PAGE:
Round bales piled under white plastic tarps and covered by snow mark the winter yard of Alvin Findlay, Snowflake, Manitoba.
Findlay stacks silage bales instead of wrapping them individually or in plastic tubes. He puts up to 196 bales in each pyramid-shaped stack, then covers it immediately with a 50 × 100' plastic sheet. After banking soil around the edges of the plastic to seal it, he uses a Shop-Vac to suck air out.
The 76-year-old farmer stumbled onto the method about eight years ago — he couldn't get a custom wrapper when a field of alfalfa was ready to bale. He had had a couple years' experience with wrapped silage at the time.
“I was left with 80 bales ready to wrap and no way of wrapping them,” he recalls. “I went to a lumber yard, got a piece of plastic and threw it over the top. And that's the best thing that ever happened to me.”
Actually, Findlay was bringing back a method that had largely been abandoned years earlier, says Fraser Stewart, a Manitoba Forage Council director from Selkirk.
“We started using that system back in the late 1970s on some of our grassland projects,” says Stewart, who was a provincial grassland specialist then.
“We used a double layer of 6-mil plastic over a pile of round silage bales. The plastic was sealed to the ground with soil. The double layer was safer in the event of a puncture or air leak, and we could anchor it much better to reduce wind damage.”
Spoilage wasn't a problem. But stacking and covering were labor-intensive, and strong winds sometimes tore off the plastic.
“For larger operations, guys aren't interested in that method,” says Stewart. “Bale wrappers have replaced it.”
But after decades of making dry hay, Findlay is well-satisfied with stacked baleage.
“I do it all as silage now if I can,” he says.
The feeding program for his entire herd of more than 500 beef cows, feeders and calves is baled alfalfa silage and oat silage.
“They don't need grain if the silage is in good condition,” he says. “Alfalfa has such a high feed value, they do well on it. Some cows are actually pretty fat.”
When he fed dry hay, cattle wasted some of it and fed unevenly.
“A boss cow always got in first,” he says. “With silage, it's all the same. They can't root around and pick the leaves off the stems. When the boss cows get done eating, the rest of them will feed just as good on what's left. They clean it up.”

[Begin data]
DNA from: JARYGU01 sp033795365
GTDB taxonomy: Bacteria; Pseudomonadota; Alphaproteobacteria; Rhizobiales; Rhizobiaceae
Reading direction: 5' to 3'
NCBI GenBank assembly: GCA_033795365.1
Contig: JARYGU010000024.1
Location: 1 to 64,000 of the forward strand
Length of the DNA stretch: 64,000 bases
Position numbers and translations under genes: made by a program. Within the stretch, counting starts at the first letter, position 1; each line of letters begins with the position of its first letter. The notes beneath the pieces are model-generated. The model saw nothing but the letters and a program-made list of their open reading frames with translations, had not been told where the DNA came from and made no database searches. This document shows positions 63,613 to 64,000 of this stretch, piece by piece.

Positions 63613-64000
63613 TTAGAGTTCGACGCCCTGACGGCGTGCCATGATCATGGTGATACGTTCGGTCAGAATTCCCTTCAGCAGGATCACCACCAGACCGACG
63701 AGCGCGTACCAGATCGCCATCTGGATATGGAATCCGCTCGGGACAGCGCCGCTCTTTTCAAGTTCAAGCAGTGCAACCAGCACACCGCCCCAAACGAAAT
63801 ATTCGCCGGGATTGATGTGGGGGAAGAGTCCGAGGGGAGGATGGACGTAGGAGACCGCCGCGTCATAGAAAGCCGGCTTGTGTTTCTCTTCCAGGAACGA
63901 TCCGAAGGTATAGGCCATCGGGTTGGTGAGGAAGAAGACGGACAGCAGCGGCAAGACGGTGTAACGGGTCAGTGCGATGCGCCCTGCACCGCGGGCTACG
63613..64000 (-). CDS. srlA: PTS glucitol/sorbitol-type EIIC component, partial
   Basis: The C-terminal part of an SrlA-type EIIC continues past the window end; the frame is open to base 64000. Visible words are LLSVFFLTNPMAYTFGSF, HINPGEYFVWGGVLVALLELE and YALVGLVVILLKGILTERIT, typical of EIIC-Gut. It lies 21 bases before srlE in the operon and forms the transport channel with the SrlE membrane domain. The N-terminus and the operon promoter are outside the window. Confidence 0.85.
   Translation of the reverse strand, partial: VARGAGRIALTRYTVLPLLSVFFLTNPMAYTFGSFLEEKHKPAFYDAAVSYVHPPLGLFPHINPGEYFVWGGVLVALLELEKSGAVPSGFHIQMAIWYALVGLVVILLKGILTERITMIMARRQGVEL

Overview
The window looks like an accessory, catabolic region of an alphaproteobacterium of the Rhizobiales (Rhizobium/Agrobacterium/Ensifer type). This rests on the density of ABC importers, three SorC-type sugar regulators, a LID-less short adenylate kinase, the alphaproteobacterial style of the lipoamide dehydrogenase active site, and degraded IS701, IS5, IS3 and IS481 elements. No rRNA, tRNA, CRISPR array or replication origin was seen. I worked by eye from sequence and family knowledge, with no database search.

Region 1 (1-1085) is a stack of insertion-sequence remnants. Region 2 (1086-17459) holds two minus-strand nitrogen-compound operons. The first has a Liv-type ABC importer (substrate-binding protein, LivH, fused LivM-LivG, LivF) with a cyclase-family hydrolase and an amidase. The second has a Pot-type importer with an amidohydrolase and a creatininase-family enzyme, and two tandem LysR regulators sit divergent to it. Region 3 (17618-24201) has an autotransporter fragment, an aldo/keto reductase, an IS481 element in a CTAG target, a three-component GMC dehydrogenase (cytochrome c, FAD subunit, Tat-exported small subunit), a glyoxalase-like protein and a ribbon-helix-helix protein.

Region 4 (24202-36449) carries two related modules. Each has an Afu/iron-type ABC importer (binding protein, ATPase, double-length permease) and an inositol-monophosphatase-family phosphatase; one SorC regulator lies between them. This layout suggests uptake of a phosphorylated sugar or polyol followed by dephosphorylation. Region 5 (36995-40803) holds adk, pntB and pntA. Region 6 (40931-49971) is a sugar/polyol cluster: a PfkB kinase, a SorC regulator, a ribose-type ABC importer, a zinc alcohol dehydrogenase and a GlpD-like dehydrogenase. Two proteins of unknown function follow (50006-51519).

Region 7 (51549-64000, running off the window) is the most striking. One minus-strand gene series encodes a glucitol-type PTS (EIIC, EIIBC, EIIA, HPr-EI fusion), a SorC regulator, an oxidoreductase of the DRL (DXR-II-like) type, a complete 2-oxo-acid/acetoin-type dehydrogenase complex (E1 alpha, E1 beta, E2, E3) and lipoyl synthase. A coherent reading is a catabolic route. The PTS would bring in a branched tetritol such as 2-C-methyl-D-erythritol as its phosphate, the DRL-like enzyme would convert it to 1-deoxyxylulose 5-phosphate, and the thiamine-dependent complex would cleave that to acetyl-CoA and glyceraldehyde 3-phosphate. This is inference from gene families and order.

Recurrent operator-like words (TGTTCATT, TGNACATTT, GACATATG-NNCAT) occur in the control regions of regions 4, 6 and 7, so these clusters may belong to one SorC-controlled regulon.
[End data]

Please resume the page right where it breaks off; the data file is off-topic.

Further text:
Findlay also has simplified feeding. “I take the bales out and feed them in the pasture,” he says. “I don't use a bale feeder and I don't take the strings off. I just let them help themselves.”
His silage stacks are on a well-drained site sheltered from wind. He claims he's never lost a bale to spoilage using this method. He has a patch kit for punctures, but has never used it. The face stays open after he's removed the first bale.
Cost per bale for covering vs. wrapping is less than a third. And he isn't waiting for anyone else when it's time to make silage.
“All you need is your baler and your front-end loader,” he says.
At 196 bales per stack, the cost of a single 50 × 100' sheet of heavy plastic is about $1.60 Canadian per bale.
Findlay had 450 acres of alfalfa in 2005, and took three cuttings from most of it. He aims to bale at 40-45% moisture.
“Be careful you don't put it up too wet. We find that if it's just starting to dry a little bit, it makes a nicer silage.”
The big bales are as tight as he can make them and limited to 56” or less in diameter so they're not too hard to handle.
“We try to get the bales into the stack within 24 hours. The quicker you get them covered, the better.”
His stacks are up to 14 bales long and five bales wide at the bottom. The next row up has four bales, then two at the top.
Findlay also makes small-grain bale silage. He made oatlage from 80 acres, plus oat-alfalfa silage from 60 acres in 2005. He cuts the grain crop when it has full heads, just starting to ripen.
“If you put it up too green, it will spoil. And if you put it up too wet, the cows won't eat it. The oats last year were starting to turn, but the stems were still pretty green. It's a little wetter than the alfalfa, and it's more coarse. The cattle like it.”